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One Year After Blackout, Solutions Still Sought


New York, Aug 10, 2004

In the twelve months since the largest blackout in American history, doubts remain about whether the North American electricity grid is less vulnerable to blackouts than it was on August 14, 2003. An April 2004 report issued by the U.S.-Canada Power System Outage Task Force that investigated the causes of the blackout warned of the potential for another power failure, unless there was adoption of mandatory and enforceable electricity reliability standards with penalties for noncompliance. Based on that report, some remedial steps have since been taken, including trimming trees to prevent them from interfering with lines, upgrading computer systems to monitor the regional flow of electricity, and providing additional training to control-room employees. Many industry analysts, however, argue that this is inadequate, lamenting the delay of legislation that would transition from the existing voluntary system of reliability standards to federally mandated requirements; the legislation is tied up in Congress as part of a complex and controversial energy bill.

The North American Electric Reliability Council (NERC), an ANSI member and accredited standards developer that oversees the voluntary reliability standards for the grid, recently issued a Technical Analysis of the August 14, 2003, Blackout: What Happened, Why, and What Did We Learn? This report noted similarities with other large-scale blackouts, including conductor contacts with trees, inability of system operators to visualize events on the system, failure to operate within known safe limits, ineffective operational communications and coordination, inadequate training of operators to recognize and respond to system emergencies, and inadequate reactive power resources.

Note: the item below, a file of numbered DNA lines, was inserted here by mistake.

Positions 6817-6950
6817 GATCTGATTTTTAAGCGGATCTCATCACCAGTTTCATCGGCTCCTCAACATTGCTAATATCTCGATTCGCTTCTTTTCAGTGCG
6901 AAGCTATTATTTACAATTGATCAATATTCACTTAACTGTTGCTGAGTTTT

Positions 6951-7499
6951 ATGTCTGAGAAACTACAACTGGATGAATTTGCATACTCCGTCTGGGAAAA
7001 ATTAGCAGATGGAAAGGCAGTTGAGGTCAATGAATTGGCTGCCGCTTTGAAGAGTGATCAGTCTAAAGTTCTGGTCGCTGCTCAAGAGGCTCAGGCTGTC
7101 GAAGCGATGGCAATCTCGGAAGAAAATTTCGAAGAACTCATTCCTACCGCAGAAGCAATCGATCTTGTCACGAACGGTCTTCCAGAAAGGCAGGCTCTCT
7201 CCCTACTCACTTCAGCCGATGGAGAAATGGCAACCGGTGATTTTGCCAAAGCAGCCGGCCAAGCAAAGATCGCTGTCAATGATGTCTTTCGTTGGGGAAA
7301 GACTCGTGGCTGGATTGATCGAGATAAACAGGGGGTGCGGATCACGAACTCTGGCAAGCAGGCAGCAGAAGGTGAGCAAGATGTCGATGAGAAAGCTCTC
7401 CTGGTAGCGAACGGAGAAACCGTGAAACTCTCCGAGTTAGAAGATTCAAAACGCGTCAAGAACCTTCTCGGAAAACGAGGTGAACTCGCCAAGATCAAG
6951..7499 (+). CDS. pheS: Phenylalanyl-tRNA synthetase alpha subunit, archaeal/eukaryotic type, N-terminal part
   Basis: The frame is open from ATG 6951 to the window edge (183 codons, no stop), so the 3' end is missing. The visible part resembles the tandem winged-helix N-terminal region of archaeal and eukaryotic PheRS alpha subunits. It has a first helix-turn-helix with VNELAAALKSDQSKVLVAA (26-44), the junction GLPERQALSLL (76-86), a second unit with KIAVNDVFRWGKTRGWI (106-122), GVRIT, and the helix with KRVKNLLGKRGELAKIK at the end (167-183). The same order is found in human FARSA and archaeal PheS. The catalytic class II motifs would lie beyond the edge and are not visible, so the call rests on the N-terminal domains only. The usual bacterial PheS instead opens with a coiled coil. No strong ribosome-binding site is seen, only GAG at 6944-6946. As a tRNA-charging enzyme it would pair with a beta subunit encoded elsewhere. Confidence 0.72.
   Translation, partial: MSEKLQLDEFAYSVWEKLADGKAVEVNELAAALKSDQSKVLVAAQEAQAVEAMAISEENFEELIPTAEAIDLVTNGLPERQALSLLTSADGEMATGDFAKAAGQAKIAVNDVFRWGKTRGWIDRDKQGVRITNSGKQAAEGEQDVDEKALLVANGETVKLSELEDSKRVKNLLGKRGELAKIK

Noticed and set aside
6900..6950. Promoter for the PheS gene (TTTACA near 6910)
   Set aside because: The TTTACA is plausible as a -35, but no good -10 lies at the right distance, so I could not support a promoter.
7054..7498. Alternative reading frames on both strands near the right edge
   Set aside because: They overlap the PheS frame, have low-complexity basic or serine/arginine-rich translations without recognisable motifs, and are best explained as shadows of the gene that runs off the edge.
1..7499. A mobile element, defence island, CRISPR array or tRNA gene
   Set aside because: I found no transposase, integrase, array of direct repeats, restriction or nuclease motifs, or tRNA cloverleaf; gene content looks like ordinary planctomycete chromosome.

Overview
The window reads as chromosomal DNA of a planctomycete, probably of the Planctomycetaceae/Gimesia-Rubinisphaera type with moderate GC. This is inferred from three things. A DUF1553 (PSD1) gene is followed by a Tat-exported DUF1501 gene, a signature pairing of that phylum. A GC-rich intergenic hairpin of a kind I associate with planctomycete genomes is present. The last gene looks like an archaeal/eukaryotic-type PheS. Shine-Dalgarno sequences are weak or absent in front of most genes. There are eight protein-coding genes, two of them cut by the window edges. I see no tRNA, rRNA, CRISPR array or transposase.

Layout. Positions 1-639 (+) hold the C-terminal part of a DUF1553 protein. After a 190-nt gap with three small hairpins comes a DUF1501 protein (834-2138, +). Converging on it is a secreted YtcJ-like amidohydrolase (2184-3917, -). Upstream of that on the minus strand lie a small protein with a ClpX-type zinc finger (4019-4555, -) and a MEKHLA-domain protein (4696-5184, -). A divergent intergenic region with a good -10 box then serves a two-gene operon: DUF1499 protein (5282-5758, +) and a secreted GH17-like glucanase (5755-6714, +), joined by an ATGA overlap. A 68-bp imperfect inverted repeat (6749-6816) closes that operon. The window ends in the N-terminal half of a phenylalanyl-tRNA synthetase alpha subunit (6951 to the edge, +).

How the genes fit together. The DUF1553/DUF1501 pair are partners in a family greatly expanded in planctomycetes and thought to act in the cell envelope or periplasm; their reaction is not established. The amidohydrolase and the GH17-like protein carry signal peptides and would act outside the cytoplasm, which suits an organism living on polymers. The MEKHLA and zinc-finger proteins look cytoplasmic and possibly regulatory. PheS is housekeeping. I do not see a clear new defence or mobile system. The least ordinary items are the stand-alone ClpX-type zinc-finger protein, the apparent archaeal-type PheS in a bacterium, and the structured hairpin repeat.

The scope of NERC’s investigation was to determine the causes of the blackout, how to reduce the likelihood of future cascading blackouts, and how to minimize the impacts of any that do occur. According to the report, “Several entities violated NERC operating policies and planning standards, and those violations contributed directly to the start of the cascading blackout.” Moreover, these violations of NERC and regional reliability standards were inadequately monitored. Other blackout causes included failure to consistently apply available system protection technologies to optimize the ability to slow or stop an uncontrolled cascading failure of the power system, and deficiencies identified in studies of prior large-scale blackouts were repeated.

The report includes the fourteen recommendations that were approved by the NERC Board of Trustees in February 2004, as well as four additional recommendations that have since been developed. These include:

  • Develop a standard on vegetation clearances.
  • Develop a standing capability for NERC to investigate future blackouts and disturbances.
  • Accelerate the standards transition.
  • Evaluate NERC actions in the areas of cyber and physical security

The grid is also under scrutiny by homeland security officials that see utilities and other elements of the national infrastructure as vulnerable to various types of terrorist attacks. The NERC Board of Trustees recently voted to approve a one-year extension of the urgent action cyber security standard 1200, effective August 13, 2004. This extension will give the industry the opportunity to complete work on a permanent cyber security standard prior to August 2005. The purpose of the cyber security standard is to reduce risks to the reliability of the bulk electric systems from any compromise of critical cyber assets.

The NERC report is available for download at www.nerc.com.

ANSI Nanotechnology Standards Panel